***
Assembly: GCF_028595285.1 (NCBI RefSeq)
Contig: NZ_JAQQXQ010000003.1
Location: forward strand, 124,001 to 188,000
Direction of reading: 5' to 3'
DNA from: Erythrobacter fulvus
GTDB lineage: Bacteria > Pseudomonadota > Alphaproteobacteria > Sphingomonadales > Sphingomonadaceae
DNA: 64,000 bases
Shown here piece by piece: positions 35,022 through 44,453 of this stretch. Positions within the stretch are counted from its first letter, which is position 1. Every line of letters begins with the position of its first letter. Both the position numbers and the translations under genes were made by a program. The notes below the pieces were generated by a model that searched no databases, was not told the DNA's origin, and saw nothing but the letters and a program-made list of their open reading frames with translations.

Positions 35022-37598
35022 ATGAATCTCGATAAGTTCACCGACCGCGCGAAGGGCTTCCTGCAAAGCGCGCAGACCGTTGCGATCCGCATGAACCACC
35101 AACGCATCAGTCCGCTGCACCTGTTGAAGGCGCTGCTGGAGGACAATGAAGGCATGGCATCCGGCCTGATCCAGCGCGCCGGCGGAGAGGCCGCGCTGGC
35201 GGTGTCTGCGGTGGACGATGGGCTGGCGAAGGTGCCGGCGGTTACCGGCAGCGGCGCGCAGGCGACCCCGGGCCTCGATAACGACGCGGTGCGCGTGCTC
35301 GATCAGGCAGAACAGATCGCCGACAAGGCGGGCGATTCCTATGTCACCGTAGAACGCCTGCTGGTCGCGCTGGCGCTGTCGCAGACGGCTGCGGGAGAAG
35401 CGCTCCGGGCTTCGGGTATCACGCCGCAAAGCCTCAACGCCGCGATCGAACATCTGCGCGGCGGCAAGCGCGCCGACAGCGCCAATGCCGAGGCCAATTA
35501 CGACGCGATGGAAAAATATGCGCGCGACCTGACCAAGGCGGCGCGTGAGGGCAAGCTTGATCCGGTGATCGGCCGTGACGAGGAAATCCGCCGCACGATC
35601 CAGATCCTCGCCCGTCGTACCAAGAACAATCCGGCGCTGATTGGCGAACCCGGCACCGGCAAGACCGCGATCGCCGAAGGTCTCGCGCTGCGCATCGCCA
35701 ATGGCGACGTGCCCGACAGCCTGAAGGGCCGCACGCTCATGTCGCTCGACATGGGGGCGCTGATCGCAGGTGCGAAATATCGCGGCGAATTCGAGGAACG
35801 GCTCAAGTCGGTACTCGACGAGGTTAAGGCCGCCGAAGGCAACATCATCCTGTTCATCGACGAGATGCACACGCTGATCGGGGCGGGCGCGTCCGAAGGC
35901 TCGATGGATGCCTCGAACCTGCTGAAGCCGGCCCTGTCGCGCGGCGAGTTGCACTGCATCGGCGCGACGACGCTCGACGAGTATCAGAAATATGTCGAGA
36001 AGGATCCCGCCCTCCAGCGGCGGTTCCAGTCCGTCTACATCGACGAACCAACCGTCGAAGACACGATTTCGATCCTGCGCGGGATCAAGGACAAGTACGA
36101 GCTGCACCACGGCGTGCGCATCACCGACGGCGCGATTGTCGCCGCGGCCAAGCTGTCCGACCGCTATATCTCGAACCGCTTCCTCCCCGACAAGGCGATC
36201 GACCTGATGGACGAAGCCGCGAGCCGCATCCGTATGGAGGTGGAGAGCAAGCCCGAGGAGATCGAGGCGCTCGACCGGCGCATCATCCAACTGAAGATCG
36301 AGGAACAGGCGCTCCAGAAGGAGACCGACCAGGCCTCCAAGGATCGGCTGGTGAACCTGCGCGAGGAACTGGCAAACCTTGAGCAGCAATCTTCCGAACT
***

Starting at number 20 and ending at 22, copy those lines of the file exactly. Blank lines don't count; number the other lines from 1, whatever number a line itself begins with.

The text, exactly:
36001 AGGATCCCGCCCTCCAGCGGCGGTTCCAGTCCGTCTACATCGACGAACCAACCGTCGAAGACACGATTTCGATCCTGCGCGGGATCAAGGACAAGTACGA
36101 GCTGCACCACGGCGTGCGCATCACCGACGGCGCGATTGTCGCCGCGGCCAAGCTGTCCGACCGCTATATCTCGAACCGCTTCCTCCCCGACAAGGCGATC
36201 GACCTGATGGACGAAGCCGCGAGCCGCATCCGTATGGAGGTGGAGAGCAAGCCCGAGGAGATCGAGGCGCTCGACCGGCGCATCATCCAACTGAAGATCG